Josie Politini is one of the King Valley’s culinary treasures, cooking and sharing food that is true to her Sicilian roots.
Josie (Giuseppina) is the matriarch of the Politini family, who have been growing grapes and making wine in the King Valley for more than 25 years.
Arriving in Australia from the small Sicilian town of Ramacca at the age of seven, Josie learnt the recipes that her family now enjoys standing side-by-side her mother in the kitchen. ‘My mother taught me to make arancini and cannoli,’ says Josie. ‘But cooking for my own family made me the cook that I am.’
‘She has a knack for putting ingredients together and making the flavours sing,’ says her daughter Bianca. ‘Hers are simple recipes using fresh ingredients, and she cooks from what happens to be growing in her garden – in summer there will be stu ed zucchini flowers, tomatoes, artichokes, snow peas... She uses a lot of herbs for flavour – basil, parsley and rosemary are favourites, as well as a lot of tomatoes and garlic, which is very Sicilian.’
Such is her talent for cooking that she now offers a handful
of lucky people the chance to learn from her, with workshops o ered at Politini every winter. These began after Josie and her husband Sam started making salamis: ‘Customers came to the cellar door and they would see the salamis, and ask about how to make them themselves,’ says Bianca. ‘And Mum being Mum, she would show them how to make them and then end up cooking everyone lunch.’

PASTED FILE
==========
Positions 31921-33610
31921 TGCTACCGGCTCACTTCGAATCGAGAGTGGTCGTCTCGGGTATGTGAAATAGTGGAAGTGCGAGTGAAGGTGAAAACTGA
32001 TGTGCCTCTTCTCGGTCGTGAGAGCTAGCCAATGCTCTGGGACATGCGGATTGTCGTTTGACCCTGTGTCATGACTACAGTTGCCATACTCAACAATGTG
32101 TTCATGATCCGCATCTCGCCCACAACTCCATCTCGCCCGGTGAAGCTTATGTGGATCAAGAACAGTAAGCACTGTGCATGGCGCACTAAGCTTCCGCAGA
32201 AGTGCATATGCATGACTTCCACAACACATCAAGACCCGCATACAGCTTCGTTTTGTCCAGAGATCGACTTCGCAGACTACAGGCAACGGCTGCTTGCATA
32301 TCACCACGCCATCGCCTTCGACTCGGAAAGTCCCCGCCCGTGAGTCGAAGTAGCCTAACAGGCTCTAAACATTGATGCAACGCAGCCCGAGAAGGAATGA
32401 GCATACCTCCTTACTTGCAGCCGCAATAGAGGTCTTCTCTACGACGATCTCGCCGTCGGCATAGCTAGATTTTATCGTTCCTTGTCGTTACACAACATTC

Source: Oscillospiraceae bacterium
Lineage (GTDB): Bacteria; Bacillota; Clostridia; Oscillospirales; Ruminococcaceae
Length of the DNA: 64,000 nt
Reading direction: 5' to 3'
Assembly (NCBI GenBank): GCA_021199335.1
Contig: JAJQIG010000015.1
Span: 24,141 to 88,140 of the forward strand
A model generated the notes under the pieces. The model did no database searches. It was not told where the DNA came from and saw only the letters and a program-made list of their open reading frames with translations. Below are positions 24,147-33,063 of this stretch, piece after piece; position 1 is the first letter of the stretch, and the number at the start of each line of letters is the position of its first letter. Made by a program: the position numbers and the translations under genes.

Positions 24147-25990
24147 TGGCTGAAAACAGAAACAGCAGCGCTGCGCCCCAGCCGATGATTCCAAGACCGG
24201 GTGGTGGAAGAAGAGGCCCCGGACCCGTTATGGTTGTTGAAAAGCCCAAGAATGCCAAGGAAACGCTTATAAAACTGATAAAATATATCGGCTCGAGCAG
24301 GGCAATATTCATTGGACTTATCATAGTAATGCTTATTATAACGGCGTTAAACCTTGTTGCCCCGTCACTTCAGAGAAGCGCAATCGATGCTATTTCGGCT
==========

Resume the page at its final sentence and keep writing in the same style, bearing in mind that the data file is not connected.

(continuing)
‘A lot of people were really interested in the food she cooked and so we wanted to incorporate some of her recipes with the salami making,’ says Bianca. In the hands-on classes, Josie demonstrates a classic pork rib sugo – it’s a really nice dish to have on a winter’s day,’ she says – using the bones leftover from the salami making. There is also eggplant caponata, polpette and polenta – ‘the polenta is not Sicilian, but it goes so well with the sugo,’ she adds – and the classes finish with homemade cannoli and biscotti.
‘They often go until late in the afternoon, as everyone sits down, has a few glasses of wine, and some food. They’re like a lunch party, but where people make new friends – they often exchange numbers at the end of a class,’ says Bianca, who is the organisational force behind the classes, including sourcing the ingredients, using as much local produce as possible.
It’s a long day for 74-year-old Josie, but she shows no sign of slowing down. ‘She’s not the sort of person who can just sit down, she has to be active,’ laughs Bianca.
BISCOTTI DI MANDORLA (NONNA JOSIE’S ALMOND BISCUITS)
Makes about 24
4 egg whites
150g caster sugar
15ml almond essence
350g almond meal (with skin left on) 130g flaked almonds
Preheat oven to 180oC.
Line a large baking dish with baking paper.
In a scrupulously clean bowl, whisk the egg whites using
a handheld mixer or in a stand mixer until thick and flu y. Gradually add the sugar, whisking continuously, until it is sti and glossy.
Using a metal spoon, gently fold in the almond essence and almond meal.
Place the flaked almonds in a separate bowl.
Roll a tablespoon of the mixture into a rough ball, then roll the ball in the flaked almonds to coat. Place on the prepared baking tray and bake for 12-15 minutes, or until lightly browned.
Set aside to cool.
Once cooled store, in an airtight container for up to a week. The biscotti can also be frozen.